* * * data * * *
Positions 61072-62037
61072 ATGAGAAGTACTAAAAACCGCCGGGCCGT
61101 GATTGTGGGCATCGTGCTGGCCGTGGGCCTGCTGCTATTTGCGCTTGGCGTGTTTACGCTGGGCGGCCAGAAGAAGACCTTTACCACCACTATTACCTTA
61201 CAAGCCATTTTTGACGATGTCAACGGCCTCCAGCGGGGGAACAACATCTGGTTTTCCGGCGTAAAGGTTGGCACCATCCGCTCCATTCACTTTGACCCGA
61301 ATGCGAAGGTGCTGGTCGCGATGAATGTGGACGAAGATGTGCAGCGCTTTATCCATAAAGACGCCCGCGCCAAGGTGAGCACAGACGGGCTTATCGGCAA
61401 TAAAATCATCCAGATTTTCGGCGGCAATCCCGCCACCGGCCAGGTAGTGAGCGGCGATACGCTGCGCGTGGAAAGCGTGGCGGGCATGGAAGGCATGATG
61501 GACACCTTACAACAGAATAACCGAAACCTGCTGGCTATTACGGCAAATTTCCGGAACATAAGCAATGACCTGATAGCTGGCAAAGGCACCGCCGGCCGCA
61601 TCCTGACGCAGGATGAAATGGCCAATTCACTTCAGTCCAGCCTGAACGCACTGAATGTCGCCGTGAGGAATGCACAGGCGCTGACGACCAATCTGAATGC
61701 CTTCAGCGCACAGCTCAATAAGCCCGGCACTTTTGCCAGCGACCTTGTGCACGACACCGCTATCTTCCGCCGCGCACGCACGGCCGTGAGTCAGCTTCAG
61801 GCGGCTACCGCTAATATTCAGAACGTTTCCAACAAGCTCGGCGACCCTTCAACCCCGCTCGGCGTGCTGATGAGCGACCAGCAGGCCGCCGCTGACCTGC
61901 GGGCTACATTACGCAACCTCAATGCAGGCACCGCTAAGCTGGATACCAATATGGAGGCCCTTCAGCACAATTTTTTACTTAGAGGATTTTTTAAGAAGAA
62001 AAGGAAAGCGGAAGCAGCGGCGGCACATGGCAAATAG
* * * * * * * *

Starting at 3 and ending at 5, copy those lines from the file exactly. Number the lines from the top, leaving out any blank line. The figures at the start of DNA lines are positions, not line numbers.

61101 GATTGTGGGCATCGTGCTGGCCGTGGGCCTGCTGCTATTTGCGCTTGGCGTGTTTACGCTGGGCGGCCAGAAGAAGACCTTTACCACCACTATTACCTTA
61201 CAAGCCATTTTTGACGATGTCAACGGCCTCCAGCGGGGGAACAACATCTGGTTTTCCGGCGTAAAGGTTGGCACCATCCGCTCCATTCACTTTGACCCGA
61301 ATGCGAAGGTGCTGGTCGCGATGAATGTGGACGAAGATGTGCAGCGCTTTATCCATAAAGACGCCCGCGCCAAGGTGAGCACAGACGGGCTTATCGGCAA